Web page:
At the end of his twenty years in the service of Laban, Jacob has a dream in which God tells him it's time to return to his homeland (Gen. 31:10-13). There's a bit of a confrontation with Laban over this, as Jacob attempts to sneak away without his uncle’s knowledge, while Rachel, unbeknownst to anyone, steals her father's idols (Gen. 31:19, 20). Not exactly an endearing farewell gift—Jacob doesn't seem to be too good at those—but in the end things are smoothed over, more or less, and Jacob continues on his way.

But the closer he comes to home, the more his uncertainty and fear grow. He has not forgotten the circumstances of his departure; but has Esau forgotten? What will the slighted elder brother say? Will he still be angry, after twenty years? Will he still be bent on vengeance?

Then Jacob discovers that Esau is coming out to meet him, accompanied by 400 men. This, of course, sounds more like a small army than a welcoming committee, and Jacob is very frightened. He splits up his enormous camp, thinking that if Esau destroys one camp, at least the other might escape—yes, he's that afraid of Esau—and then he cries out to God. “Remember Your promise?” he says. “You've prospered me way beyond what I deserve. Please don't abandon me now. You told me to come home, and You've said You'd keep me safe and make of me a great nation” (Gen. 32:10-13).

It turns out, as we all know, that Jacob's fears are unrealized. Esau falls on his brother, weeping, welcoming him home with tears and joy, in a tender and unexpected reunion scene. The two brothers settle in the land, Esau generously moving his own flocks and herds to give his cheating little brother, now completely forgiven, more room (Gen. 33). God has kept his promise. Jacob has prospered, has begun building that “great nation” with twelve sons and one daughter, and has come home safe.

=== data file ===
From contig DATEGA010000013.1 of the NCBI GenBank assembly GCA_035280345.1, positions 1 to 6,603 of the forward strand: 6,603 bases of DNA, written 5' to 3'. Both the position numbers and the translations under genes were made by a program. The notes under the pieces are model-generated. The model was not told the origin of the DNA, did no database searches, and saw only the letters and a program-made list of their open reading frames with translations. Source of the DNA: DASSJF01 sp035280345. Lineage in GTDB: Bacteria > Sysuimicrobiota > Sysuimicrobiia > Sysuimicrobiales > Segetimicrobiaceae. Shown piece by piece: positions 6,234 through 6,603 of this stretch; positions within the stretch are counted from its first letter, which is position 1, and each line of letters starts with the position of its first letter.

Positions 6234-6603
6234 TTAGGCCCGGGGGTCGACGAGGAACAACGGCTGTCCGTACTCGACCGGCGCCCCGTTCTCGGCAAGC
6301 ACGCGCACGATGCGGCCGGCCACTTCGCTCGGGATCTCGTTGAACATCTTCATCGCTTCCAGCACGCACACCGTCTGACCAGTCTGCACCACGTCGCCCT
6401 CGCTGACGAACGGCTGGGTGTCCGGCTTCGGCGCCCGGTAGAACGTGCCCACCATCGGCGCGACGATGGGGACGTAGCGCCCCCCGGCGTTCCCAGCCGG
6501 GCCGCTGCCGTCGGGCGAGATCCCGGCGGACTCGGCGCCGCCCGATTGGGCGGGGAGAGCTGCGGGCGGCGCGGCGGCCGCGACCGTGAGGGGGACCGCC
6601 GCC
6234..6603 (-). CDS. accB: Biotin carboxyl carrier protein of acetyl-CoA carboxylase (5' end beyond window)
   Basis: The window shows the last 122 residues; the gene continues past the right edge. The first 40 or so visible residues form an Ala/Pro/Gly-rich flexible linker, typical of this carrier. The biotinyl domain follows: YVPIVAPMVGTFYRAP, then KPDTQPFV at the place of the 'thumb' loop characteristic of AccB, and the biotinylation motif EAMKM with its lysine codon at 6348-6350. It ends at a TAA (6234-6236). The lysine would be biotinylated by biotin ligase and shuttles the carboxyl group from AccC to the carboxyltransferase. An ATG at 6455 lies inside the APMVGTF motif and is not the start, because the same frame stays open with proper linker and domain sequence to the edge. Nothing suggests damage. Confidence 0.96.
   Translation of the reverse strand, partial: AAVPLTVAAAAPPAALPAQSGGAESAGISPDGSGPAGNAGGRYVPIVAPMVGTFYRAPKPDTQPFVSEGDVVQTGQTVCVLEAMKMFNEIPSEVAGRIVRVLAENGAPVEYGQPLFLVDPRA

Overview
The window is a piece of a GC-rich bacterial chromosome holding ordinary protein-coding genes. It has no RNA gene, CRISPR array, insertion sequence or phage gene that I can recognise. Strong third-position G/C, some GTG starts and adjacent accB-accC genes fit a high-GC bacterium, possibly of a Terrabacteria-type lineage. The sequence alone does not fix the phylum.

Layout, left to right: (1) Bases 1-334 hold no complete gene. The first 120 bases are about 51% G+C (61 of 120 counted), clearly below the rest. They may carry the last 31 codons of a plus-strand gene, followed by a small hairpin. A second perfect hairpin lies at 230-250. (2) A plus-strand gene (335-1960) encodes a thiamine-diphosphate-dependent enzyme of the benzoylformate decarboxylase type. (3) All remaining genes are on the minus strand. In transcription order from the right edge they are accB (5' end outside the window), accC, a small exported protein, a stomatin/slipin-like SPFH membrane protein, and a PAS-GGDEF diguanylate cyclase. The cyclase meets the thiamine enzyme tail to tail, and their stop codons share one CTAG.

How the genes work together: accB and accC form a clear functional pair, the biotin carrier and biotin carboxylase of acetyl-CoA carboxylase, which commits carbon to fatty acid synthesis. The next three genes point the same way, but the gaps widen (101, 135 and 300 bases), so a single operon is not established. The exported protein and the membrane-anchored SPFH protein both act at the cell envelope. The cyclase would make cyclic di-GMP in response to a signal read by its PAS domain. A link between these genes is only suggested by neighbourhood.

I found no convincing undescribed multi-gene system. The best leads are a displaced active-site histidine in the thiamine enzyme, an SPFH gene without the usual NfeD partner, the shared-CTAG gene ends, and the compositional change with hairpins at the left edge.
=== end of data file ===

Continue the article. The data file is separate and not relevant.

Now it's Jacob's turn. If you keep me safe, Jacob had said, You will be my God. Settling in Shechem, he builds his first recorded altar to the Lord (Gen. 33:20), something both Abraham and Isaac had done before him. He takes his family back to Bethel, where he slept when fleeing his brother, and where God had appeared to him and made the promise to protect and to prosper. Jacob directs his family to purge the camp: get rid of all idols and gods (including, presumably, those Rachel had stolen from her father) (Gen. 35:2-3). Here at Bethel again, he builds a second altar to the Lord, following in his fathers' footsteps. The God of Abraham and the Fear of Isaac, the One who until now had only been referred to as the God of Jacob's fathers, has now become the God of Jacob, as well.

We sometimes use the phrase “The God of Abraham, Isaac and Jacob,” to refer to God; this was a title God used much later when introducing himself, so to speak, to Moses. But there was a time, during Jacob's lifetime, that Elohim was only the God of Jacob's fathers, of Abraham and of Isaac. Even for Jacob, there had to come a day when he would own his fathers' faith, to use the contemporary phrase, remove the idols from his midst, build his altar to the Lord, and make the God of his fathers' his own. To those of us privileged enough to be raised in a family, or a country, with a God-fearing heritage, the heritage itself is not enough. We, like Jacob, must choose to follow and to obey. I must make the God of my fathers my own.

Sarah Beall 2008Sarah Beall graduated from Thomas Edison State College in 2009. She enjoys the Bible, her Lord, piano, music, history, science, languages, learning of any kind, books, children, the outdoors, travel, classical concerts, ministering with her family, food, and life in general! She currently is teaching piano lessons in several studios and enjoys playing chamber music when she can find musicians to perform with.